Hearing that a loved one has cancer is one of the most heart wrenching things I've experienced. As the feelings of bewilderment and helplessness wash over, the reality and fear that comes with this unexpected news settles in -- could I lose this person I hold so dear? Like countless others, I've lived this story too many times. My best friend had breast cancer. Her husband had prostate cancer. And then cancer hit even closer to home. When my husband was diagnosed with throat cancer before the age of fifty, I knew I couldn't allow myself to think I might lose him. I wasn't about to let this terrible disease take another person I loved. So instead, I took control by taking action.
We cannot let ourselves be paralyzed by fear. We all have to take action in the fight against cancer. Of the many types of cancer, prostate cancer is the second-leading cause of cancer death among men in the United States. With one in six men diagnosed with prostate cancer in their lifetime, the disease currently affects more than two million men in this country.
What's even more heartbreaking than these statistics is that most men don't understand the risks surrounding prostate cancer, and they aren't taking the steps to educate themselves. Why is that? We all know a lot of men refuse to see a doctor about anything short of an emergency. But beyond that 'tough guy stereotype,' when it comes to many different types of cancer -- from colon to breast -- people can be incredibly sensitive due to anxiety, stigma or sheer embarrassment. In turn, this can make people, men in particular, reluctant to call on friends and family for support or seek help from a medical professional. We have to change that! (Early detection can dramatically increase your odds of beating prostate cancer.)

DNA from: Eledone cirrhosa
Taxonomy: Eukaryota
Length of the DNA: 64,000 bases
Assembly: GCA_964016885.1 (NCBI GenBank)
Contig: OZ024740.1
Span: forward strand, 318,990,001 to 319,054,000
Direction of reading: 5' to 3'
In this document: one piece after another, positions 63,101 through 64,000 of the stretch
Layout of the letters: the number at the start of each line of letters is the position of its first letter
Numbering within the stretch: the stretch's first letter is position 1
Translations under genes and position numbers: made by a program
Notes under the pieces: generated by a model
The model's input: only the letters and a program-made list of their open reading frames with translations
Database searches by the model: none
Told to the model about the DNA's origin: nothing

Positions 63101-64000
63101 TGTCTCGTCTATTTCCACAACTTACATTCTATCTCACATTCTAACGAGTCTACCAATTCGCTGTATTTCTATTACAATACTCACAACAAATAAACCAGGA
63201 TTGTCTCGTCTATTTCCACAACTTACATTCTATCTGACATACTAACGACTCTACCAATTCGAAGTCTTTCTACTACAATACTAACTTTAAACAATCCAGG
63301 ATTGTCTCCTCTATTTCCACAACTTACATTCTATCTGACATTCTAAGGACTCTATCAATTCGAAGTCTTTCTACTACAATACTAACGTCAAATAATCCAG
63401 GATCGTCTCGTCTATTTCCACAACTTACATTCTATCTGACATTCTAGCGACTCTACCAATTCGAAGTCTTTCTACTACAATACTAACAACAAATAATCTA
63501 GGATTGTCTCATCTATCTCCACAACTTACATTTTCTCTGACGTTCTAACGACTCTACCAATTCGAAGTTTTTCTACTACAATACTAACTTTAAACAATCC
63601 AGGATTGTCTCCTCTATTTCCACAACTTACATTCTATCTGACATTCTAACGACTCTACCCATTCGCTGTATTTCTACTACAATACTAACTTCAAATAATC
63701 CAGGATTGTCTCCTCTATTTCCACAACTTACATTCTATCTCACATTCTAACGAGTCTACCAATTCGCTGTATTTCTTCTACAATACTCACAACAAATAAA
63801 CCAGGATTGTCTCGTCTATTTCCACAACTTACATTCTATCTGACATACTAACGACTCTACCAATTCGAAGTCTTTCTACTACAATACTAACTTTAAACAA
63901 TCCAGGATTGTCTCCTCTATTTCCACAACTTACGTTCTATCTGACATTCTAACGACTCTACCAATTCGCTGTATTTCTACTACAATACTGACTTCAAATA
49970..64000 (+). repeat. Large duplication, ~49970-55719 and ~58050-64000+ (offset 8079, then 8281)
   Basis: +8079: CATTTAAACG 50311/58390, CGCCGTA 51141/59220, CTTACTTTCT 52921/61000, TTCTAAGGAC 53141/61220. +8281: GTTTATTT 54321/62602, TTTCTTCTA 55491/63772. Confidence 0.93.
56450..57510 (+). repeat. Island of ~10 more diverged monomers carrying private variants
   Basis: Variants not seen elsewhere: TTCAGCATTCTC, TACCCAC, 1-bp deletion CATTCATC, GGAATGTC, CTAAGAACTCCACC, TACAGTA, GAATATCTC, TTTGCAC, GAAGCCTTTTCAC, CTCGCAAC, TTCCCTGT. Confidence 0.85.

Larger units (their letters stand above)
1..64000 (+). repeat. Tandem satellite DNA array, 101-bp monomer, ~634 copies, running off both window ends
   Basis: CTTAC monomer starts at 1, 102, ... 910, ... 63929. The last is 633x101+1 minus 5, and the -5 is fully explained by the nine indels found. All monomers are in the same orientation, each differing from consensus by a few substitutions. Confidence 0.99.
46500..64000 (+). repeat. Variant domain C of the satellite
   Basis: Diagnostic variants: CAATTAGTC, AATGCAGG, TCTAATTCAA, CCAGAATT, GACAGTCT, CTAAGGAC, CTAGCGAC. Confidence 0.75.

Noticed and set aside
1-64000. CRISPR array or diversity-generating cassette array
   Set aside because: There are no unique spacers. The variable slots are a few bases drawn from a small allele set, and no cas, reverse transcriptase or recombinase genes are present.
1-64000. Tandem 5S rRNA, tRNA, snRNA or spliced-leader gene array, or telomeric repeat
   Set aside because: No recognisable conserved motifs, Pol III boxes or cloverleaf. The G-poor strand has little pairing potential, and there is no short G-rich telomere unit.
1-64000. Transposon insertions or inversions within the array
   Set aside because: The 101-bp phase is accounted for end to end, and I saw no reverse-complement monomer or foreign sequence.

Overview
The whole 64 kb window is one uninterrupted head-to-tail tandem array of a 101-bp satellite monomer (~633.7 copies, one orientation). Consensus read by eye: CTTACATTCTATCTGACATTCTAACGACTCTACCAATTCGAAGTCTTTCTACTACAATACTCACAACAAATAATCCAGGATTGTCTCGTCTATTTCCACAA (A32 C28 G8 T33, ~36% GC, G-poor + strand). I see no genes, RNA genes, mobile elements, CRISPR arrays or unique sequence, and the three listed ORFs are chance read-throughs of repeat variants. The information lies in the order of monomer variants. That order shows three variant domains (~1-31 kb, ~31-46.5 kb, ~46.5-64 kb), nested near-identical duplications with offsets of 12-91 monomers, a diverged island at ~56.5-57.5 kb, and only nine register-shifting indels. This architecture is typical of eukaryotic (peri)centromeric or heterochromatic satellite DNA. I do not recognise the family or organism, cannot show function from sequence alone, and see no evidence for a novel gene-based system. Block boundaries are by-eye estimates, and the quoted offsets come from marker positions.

Men and their loved ones must take stronger actions to educate themselves about this disease. It's critical to have an open discussion with your doctor regarding any symptoms or signs, and when appropriate, screenings. Nearly 240,000 men will be diagnosed with prostate cancer this year alone -- that averages around one new case every two minutes. We all have two minutes to spare. Let's use this time wisely and encourage the men in our lives to proactively talk to their doctors about prostate cancer.
When cancer becomes personal, our priorities change, our perspective shifts and the world around us comes into focus. Things that once seemed important in life suddenly feel trivial and fade away -- we find a greater purpose in what matters the most. I became an advocate in the fight against cancer because I understand and relate to the devastation and sense of loss that comes with the disease. I feel for others who wake up to a new day with a challenge that wasn't there the night before and the emotional and physical pain they must learn to navigate. So, I joined the movement to end cancer once and for all.
Stand Up To Cancer has teamed up with The Safeway Foundation to increase awareness and funds for the fight against prostate cancer by designing a reusable shopping bag, embossed with the words, "It starts with a wish; it can end with a cure." This bag is available for purchase at all Safeway banner stores and online at http://www.safewayfoundation.org/. Proceeds will support accelerated prostate cancer research.
When I think about how lucky I am that my husband survived, it only reinforces my dedication to taking action against this disease. My wish for every man faced with a cancer diagnosis is to have the same success story.